Changes in Gait Kinematic Parameters after Severe Traumatic Brain Injury during Post-Acute Rehabilitation
Changes in gait after traumatic brain injury (TBI) are very important for evaluation, clinical reasoning and forintervention programs. Most studies analyze gait during acute phase, but there is lack of information during post-acute period. The aim of the research was to determine gait biomechanical joint angles and centre of mass displacement changes during post-acute TBI rehabilitation. Participant was a 21-year-old male, after severe TBI, 2 years after trauma. Biomechanical joints angles and centre of mass displacement changes were observed during 3D gait analysis. The subject was asked to walk straight 6 meters, 18 times at his preferred comfortable pace. During walking 1–2 minute breaks were made. Intensive 5 week program was composed of physiotherapy (3 times per week) and yoga (2 times per week). Physiotherapy included stretching, coordination, balance and weight-bearing exercises. Yoga was performed to built core stability, train flexibility and diminish muscle tone. After 5 week rehabilitation statistically significant changes were observed in the centre of mass displacement and in lower extremities and lumbar biomechanics (p < 0.05). After procedures trunk flexion and trunk lateral flexion, lateral pelvic tilt increased, while anterior pelvic tilt decreased (p < 0.05). Hip extension at terminal stance increased, as well while hip adduction in stance phase decreased (p < 0.05). Statistically significant reduction was observed in knee flexion at initial contact, mid-stance and midswing phase (p < 0.05). Prevalent knee flexion at initial contact, observed before rehabilitation, decreased after it (p < 0.05). After the procedure lateral centre of mass displacement decreased and vertical centre of mass displacement increased (p < 0.05). Five weeks of rehabilitation composed of traditional physiotherapy and yoga is effective for gait quality treatment. However, further research is necessary to determine gait biomechanical joint angles and dynamic balance improvements during severe post-acute TBI.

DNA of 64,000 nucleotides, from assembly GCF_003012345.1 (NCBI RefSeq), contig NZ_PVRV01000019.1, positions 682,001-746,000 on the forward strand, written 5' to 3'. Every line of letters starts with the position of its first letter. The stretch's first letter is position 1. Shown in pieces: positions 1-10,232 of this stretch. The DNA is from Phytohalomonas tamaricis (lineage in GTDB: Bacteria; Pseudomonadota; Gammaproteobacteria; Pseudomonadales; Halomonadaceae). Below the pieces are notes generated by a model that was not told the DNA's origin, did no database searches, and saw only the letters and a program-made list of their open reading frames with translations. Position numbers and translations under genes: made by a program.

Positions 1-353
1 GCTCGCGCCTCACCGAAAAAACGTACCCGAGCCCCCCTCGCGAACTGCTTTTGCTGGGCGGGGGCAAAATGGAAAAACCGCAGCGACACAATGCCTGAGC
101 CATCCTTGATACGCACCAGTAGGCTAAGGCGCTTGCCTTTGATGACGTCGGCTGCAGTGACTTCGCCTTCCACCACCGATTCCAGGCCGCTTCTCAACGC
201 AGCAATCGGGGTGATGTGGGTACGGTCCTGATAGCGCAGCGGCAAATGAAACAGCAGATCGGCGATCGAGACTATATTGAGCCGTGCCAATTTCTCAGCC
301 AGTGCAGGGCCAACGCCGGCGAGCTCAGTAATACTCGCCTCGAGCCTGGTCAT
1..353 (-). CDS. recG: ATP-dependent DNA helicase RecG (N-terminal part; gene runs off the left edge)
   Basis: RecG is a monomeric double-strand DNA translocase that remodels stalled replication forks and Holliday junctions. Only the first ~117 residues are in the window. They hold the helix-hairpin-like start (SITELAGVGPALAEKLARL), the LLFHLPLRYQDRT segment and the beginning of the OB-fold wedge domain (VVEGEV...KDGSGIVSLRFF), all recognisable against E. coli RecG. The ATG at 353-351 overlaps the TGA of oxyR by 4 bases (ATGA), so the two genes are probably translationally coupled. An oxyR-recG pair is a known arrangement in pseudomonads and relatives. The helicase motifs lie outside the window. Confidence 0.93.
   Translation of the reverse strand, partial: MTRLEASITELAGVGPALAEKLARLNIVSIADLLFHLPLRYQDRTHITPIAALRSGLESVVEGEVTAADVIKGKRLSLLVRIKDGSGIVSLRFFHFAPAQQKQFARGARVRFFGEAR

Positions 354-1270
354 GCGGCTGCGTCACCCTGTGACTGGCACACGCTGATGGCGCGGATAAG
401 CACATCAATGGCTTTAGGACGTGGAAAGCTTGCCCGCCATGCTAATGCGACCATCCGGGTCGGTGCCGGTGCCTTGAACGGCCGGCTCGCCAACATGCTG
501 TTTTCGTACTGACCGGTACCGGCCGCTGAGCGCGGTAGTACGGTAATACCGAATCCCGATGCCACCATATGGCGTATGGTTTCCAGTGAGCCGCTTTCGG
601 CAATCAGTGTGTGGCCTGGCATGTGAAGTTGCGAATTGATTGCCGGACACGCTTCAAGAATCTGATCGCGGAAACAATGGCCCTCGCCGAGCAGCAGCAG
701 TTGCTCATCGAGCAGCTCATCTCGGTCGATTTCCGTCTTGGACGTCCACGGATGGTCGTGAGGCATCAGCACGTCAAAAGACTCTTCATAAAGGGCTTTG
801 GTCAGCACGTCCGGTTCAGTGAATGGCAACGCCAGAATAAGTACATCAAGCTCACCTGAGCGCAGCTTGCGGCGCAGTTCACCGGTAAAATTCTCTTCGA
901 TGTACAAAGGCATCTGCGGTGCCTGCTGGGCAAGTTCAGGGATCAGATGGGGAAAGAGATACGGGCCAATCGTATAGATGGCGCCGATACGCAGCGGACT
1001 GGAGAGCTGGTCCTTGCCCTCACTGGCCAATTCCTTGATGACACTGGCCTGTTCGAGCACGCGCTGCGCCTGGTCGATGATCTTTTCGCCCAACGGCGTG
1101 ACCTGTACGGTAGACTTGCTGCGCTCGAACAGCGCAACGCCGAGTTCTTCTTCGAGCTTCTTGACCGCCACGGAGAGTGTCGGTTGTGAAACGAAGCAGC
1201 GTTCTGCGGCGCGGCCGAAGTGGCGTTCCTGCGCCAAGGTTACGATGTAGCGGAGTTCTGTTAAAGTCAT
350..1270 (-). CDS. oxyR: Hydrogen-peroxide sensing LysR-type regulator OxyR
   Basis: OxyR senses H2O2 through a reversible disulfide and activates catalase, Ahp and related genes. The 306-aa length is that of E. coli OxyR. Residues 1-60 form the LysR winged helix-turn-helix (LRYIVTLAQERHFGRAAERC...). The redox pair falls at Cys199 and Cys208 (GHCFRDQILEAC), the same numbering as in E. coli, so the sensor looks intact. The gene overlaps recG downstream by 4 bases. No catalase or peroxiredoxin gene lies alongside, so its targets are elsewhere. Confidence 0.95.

Keywords: head injury, walking, balance.